Deirdre is a disabled, single, upper-class lady of 30. And we all know that in the British aristocracy prior to... er... recently?... being unmarried beyond the age of 20 meant that a woman was consigned to a life of shame as a socially-rejected "old maid." Unless of course you decide that your situation is a kind of freedom instead of a kind of condemnation, which is exactly Deirdre's attitude toward life. While she is confident being single, she is also lonely for love and physical intimacy. I performed her voice with quiet, articulate confidence. Deirdre has no problem communicating her feelings tactfully, though she is used to men treating her like a child who must be protected from harsh reality.
Aunt Adeline is an older, obese, and unabashedly effusive version of Deirdre. And the only way to play that, I thought, was to imagine Miss Piggy playing the role of the Dowager Countess of Grantham. It's over-the-top, but so is Aunt Adeline.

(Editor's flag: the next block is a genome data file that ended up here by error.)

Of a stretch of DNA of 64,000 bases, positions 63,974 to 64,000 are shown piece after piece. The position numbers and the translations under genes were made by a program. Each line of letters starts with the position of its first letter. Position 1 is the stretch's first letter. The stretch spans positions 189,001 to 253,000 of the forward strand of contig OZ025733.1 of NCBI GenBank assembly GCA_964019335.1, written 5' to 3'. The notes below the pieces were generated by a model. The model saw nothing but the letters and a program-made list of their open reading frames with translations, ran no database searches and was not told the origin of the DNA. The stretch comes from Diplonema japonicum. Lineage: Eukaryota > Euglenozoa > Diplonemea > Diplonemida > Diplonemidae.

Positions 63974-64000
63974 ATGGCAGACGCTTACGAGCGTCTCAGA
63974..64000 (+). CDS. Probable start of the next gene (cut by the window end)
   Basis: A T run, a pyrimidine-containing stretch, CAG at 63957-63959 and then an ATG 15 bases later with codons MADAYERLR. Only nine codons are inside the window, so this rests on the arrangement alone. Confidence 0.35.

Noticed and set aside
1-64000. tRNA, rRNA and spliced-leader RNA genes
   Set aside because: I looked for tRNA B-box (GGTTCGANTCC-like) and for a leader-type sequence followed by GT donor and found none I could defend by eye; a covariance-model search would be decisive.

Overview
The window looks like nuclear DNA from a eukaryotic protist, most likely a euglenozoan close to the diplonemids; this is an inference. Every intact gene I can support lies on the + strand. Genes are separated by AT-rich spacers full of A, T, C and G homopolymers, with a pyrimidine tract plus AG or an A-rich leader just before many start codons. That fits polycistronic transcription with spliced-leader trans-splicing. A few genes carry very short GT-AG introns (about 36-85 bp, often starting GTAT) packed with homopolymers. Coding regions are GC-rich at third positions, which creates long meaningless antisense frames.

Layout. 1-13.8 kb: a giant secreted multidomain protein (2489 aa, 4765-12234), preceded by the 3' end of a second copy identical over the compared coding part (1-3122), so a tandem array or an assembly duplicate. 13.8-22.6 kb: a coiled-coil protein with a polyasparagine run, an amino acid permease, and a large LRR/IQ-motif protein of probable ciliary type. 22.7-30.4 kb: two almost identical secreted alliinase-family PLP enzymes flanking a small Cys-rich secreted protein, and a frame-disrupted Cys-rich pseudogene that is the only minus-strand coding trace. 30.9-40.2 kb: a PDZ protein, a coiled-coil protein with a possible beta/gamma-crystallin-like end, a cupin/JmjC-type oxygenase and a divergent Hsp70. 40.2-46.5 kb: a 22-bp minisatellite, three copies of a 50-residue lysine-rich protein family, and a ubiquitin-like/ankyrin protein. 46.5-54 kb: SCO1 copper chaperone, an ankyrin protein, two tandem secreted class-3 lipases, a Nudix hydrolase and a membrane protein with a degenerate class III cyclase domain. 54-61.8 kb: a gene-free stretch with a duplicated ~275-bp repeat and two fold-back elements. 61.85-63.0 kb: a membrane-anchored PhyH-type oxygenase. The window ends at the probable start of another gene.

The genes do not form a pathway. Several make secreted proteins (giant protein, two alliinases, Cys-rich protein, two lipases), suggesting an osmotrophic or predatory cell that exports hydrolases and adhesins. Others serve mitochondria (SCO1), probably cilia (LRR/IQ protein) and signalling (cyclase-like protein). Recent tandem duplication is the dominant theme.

Thomas Chatterton was a difficult voice to nail down. He's a teenager, and the book makes him out to be a sort of magical character. He's described as a harmless Puck, so I made him playful and kind, which ended up sounding a bit like a young Carey Elwes. Since he is a highly educated lad, he has a perfectly-enunciated received pronunciation accent with one exception: Bristol. Since he's from Bristol, I figured he should pronounce it like a local (BRIZZ-doo). After all, the pronunciation of one's hometown is the one thing that everyone who comes from a regional dialect never needs to change, right?
Arachne is introduced as a sultry young widow who chases after teenage boys. I imagined a voice like Kate Mulgrew, so that's how it ended up. Later in the book, I applied an effect similar to the Erana effect from The Hero, with a reverse-reverb when she is particularly emotional.
Deirdre's parents have ridiculously sanctimonious viewpoints on life, so I made them into upper-class caricatures similar to Adeline. I imagined Graham Chapman as her father, and actually warmed up to do his voice by saying, "Goooooone. Antelope? Nibbling at the croquet hoops?" The cartoonish silliness of Deirdre's parents is contrasted with the young, passionate seriousness of teenage Deirdre in her flashback to her disabling accident. The book is filled with contrasting or competing emotions or moods, so I wanted to show that in the voice acting as much as I could.